Israel is saying, “Enough is enough,” and that you cannot exploit our democratic system in order to assault our democratic country via your propagandistic and radical-Islamic reporting.
Israel has repeatedly stated its case regarding claims of Al Jazeera’s record of incitement to violence, broadcasting of anti-Israel propaganda and support for the boycott, divestment and sanctions movement.
And unsurprisingly, a myriad of voices have repeatedly been raised to protest Israel’s impending Al Jazeera ban. Opinion writers and analysts on all sides have brought forth various arguments expressing concern about press freedom, free speech and inappropriate censorship of journalists.
For example, Freedom House, a Washington-based non-governmental organization, said that Israel “hosts a lively, pluralistic media environment in which press freedom is generally respected.” However, “due to ongoing conflicts with Palestinian groups and neighboring countries,” it added, “media outlets are subject to military censorship and gag orders, and journalists often face travel restrictions.”
For Israel, surrounded by large and powerful Muslim countries, the delicate balance between national security, false oppositional media reports, and occasional governmental gag orders placed on sensitive subjects, remains difficult to maintain.
How can a small nation like Israel, with mortal enemies on all sides, keep security secrets, curtail libelous and incendiary rumormongering and still retain press freedom?
The essential reality in all this is that free speech has limitations. All speech is not free. In US law, for example, one of the limitations of free speech involves true threats. Such threats are words that convey a genuine threat of actual danger; they are not spoken in jest or hyperbole.
Another form of speech that isn’t free is incitement: words intended to provoke or produce lawless action or actual harm.
Press freedom is an extension of free speech. So, when a news source advances a true threat or incitement that is intended to cause illegal behavior or physical harm, it is illegal under US law.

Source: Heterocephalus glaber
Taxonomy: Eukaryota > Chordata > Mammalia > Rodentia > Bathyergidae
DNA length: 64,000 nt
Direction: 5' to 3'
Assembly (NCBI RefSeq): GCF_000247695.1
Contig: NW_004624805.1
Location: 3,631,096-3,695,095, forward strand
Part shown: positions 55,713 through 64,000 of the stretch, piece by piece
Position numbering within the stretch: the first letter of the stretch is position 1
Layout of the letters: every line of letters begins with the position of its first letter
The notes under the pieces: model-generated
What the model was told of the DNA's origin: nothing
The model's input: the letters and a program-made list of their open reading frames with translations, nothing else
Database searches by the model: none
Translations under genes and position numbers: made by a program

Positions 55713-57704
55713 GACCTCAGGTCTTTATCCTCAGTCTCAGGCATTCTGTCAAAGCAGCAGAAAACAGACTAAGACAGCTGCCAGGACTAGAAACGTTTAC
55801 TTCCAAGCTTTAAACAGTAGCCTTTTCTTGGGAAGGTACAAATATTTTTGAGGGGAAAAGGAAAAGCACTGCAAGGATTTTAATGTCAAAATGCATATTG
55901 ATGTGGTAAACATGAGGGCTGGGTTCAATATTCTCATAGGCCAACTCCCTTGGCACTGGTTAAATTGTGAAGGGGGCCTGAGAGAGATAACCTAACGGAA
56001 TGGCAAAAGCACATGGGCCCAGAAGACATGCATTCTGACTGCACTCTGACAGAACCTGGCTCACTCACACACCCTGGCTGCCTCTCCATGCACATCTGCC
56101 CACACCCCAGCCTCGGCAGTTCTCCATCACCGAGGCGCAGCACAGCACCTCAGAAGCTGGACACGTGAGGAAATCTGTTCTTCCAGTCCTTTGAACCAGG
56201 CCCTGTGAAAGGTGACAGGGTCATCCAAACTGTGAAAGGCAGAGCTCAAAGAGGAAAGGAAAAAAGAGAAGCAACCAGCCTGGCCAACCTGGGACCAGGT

As for international law, there are also limitations to a totally free press. A section of the International Covenant on Civil and Political Rights informs nations that they should ban war propaganda which is able to cause “national, racial and religious hatred or incite racial discrimination, hostility or violence. This stipulation does not run counter to the right to freedom of expression, because it conforms to the objectives of the United Nations Organization and the requirements of a civilized society.”
Meanwhile, the most significant argument defending Israel’s right to ban Al Jazeera comes, interestingly, from a former Al Jazeera journalist, Mohamed Fahmy. He provides ample evidence of incitement to violence in Al Jazeera’s weekly sermons of Islamist cleric — and spiritual guide of the Muslim Brotherhood — Yusuf al-Qaradawi.
There are also indications that Al Jazeera reporters are in close touch with terrorist groups.
In a June 2017 Bloomberg article by Eli Lake titled “The Ex-Journalist Who Says Al Jazeera Aids Terrorists,” Mohamed Fahmy, former Cairo bureau chief of Al Jazeera, explains why bans of his ex-employer make sense. Lake reports:
To begin with, the network still airs a weekly talk show from Muslim Brotherhood theologian Yusuf al-Qaradawi. This elderly cleric has used his platform to argue that Islamic law justifies terrorist attacks against Israelis and U.S. soldiers.
U.S. military leaders such as retired Lt. General Ricardo Sanchez, who commanded forces in the initial campaign to stabilize Iraq, have said publicly that Al Jazeera reporters appeared to have advance knowledge of terrorist attacks.
Fahmy told me that in his research he has learned that instructions were given to journalists not to refer to Al-Qaeda’s affiliate in Syria, Al-Nusra, as a terrorist organization.
Fahmy believes that Qatar’s neighbors were justified in banning Al Jazeera. “Al-Jazeera has breached the true meaning of press freedom that I advocate and respect by sponsoring these voices of terror like Yusuf al Qaradawi,” he said. “If Al Jazeera continues to do that, they are directly responsible for many of these lone wolves, many of these youth that are brainwashed.”
A separate article in The Tower reported, “[Fahmy] rejected the accusation that, by trying to revoke Al Jazeera press credentials, Israel is violating press freedom.” “They [Qatar] use the press,” Fahmy said, repeating his view that the network engages in “unethical journalism.”
Arguments over Israel’s proposed Al Jazeera ban will doubtless continue. And it may well be, no matter what Israel’s prime minister or minister of communications intend, that the complications involved in pushing an Al Jazeera ban through the Knesset and the Israeli justice system will bog the effort down indefinitely.
Still, the Al Jazeera case is instructive. Freedom of speech and a free press have their limits. True threats, and incitement to violence or illegal activity, are internationally defined no-go zones. These boundaries apply to all journalists, their news services and their editors — here, there and everywhere.
This article was first published by the Philos Project.